Report on Nevados de Chillan (Chile) — 3 April-9 April 2019
Smithsonian / US Geological Survey Weekly Volcanic Activity Report, 3 April-9 April 2019
Managing Editor: Sally Kuhn Sennert
Please cite this report as:
Global Volcanism Program, 2019. Report on Nevados de Chillan (Chile). In: Sennert, S K (ed.), Weekly Volcanic Activity Report, 3 April-9 April 2019. Smithsonian Institution and US Geological Survey.
Nevados de Chillan
36.868°S, 71.378°W; summit elev. 3180 m
All times are local (unless otherwise noted)
ONEMI and SERNAGEOMIN noted that on 5 April the pulsating, generally white, emissions from Nevados de Chillán’s Nicanor Crater were sometimes gray. Explosions was recorded at 0403 on 8 April and 0457 on 9 April, and were associated with long-period earthquake signals. A video posted on social media from the 9 April event showed incandescent material showering the flanks of the lava dome. The Alert Level remained at Orange, the second highest level on a four-color scale, and residents were reminded not to approach the crater within 3 km. ONEMI maintained an Alert Level Yellow (the middle level on a three-color scale) for the communities of Pinto, Coihueco, and San Fabián.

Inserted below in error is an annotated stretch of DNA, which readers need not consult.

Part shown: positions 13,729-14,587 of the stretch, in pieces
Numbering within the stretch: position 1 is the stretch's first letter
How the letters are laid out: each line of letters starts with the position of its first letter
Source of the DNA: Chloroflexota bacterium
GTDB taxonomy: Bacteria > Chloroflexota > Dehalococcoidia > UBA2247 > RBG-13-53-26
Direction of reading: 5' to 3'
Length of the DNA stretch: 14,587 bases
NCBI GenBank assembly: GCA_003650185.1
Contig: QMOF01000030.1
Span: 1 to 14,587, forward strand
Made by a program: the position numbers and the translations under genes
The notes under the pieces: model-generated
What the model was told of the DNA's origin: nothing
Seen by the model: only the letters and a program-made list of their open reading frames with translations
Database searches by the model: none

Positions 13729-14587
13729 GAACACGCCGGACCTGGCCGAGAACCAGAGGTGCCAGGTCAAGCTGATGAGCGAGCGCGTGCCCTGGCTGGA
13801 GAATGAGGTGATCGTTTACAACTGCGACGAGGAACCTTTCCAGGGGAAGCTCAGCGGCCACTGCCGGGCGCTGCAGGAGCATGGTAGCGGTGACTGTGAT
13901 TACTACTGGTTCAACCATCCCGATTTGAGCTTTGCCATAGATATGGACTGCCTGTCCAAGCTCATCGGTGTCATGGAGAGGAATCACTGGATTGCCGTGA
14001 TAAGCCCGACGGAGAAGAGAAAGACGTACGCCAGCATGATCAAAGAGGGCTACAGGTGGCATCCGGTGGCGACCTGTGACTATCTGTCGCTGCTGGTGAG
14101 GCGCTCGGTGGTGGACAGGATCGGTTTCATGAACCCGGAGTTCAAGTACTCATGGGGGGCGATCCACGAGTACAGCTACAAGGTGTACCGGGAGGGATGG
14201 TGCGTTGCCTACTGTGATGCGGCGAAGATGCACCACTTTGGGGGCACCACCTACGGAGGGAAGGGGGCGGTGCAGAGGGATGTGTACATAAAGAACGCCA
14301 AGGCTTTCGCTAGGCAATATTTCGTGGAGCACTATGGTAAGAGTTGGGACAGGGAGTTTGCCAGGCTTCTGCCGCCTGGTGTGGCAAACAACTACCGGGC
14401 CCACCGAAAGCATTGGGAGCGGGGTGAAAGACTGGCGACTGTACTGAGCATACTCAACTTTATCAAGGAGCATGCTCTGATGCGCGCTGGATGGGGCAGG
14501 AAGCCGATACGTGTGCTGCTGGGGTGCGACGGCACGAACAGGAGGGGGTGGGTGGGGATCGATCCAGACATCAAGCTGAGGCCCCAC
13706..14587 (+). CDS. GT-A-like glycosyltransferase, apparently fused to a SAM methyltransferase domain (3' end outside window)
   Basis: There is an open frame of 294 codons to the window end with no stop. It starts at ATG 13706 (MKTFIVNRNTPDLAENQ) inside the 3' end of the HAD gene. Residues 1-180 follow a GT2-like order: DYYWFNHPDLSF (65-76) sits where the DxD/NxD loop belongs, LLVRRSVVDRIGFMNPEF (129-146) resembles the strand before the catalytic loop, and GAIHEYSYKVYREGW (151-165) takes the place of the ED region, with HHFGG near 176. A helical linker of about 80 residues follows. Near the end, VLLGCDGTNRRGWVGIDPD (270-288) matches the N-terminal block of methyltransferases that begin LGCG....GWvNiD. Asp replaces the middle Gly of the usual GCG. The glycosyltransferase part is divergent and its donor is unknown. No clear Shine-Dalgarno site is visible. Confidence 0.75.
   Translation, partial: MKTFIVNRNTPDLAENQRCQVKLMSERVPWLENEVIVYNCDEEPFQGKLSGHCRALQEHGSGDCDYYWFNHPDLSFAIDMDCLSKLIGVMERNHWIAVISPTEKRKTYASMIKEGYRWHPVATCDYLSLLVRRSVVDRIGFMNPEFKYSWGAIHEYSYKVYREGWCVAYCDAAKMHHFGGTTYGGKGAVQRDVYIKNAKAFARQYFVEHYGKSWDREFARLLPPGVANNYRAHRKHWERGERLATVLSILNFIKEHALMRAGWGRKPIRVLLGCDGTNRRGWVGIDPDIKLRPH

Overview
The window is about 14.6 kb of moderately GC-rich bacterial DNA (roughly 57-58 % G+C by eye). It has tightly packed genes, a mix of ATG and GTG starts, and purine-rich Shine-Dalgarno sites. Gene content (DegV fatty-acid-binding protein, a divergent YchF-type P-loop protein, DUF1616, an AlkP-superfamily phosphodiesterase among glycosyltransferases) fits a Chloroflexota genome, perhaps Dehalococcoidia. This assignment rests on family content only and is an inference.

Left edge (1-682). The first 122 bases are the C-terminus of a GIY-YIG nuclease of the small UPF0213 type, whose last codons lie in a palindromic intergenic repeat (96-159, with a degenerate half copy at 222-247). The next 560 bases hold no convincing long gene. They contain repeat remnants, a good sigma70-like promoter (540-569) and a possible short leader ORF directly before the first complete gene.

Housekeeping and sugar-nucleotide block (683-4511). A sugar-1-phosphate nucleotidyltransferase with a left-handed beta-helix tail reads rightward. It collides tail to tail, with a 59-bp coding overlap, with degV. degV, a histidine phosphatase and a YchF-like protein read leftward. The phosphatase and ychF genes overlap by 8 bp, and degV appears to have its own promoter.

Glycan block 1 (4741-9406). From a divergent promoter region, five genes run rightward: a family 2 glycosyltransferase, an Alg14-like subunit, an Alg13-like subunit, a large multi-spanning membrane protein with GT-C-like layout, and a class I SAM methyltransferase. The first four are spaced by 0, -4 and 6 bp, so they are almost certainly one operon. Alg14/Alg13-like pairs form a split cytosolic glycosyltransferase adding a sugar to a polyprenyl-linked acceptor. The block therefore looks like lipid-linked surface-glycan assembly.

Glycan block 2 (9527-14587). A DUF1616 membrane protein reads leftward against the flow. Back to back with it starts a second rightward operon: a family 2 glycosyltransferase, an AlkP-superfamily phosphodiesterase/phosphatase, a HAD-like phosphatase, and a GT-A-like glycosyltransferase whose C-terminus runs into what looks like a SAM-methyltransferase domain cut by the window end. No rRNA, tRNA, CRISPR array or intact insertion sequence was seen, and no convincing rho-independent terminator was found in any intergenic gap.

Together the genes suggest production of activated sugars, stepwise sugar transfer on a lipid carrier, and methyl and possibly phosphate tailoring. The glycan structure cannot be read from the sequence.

Geologic Background. The compound volcano of Nevados de Chillán is one of the most active of the Central Andes. Three late-Pleistocene to Holocene stratovolcanoes were constructed along a NNW-SSE line within three nested Pleistocene calderas, which produced ignimbrite sheets extending more than 100 km into the Central Depression of Chile. The largest stratovolcano, dominantly andesitic, Cerro Blanco (Volcán Nevado), is located at the NW end of the group. Volcán Viejo (Volcán Chillán), which was the main active vent during the 17th-19th centuries, occupies the SE end. The new Volcán Nuevo lava-dome complex formed between 1906 and 1945 between the two volcanoes and grew to exceed Volcán Viejo in elevation. The Volcán Arrau dome complex was constructed SE of Volcán Nuevo between 1973 and 1986 and eventually exceeded its height.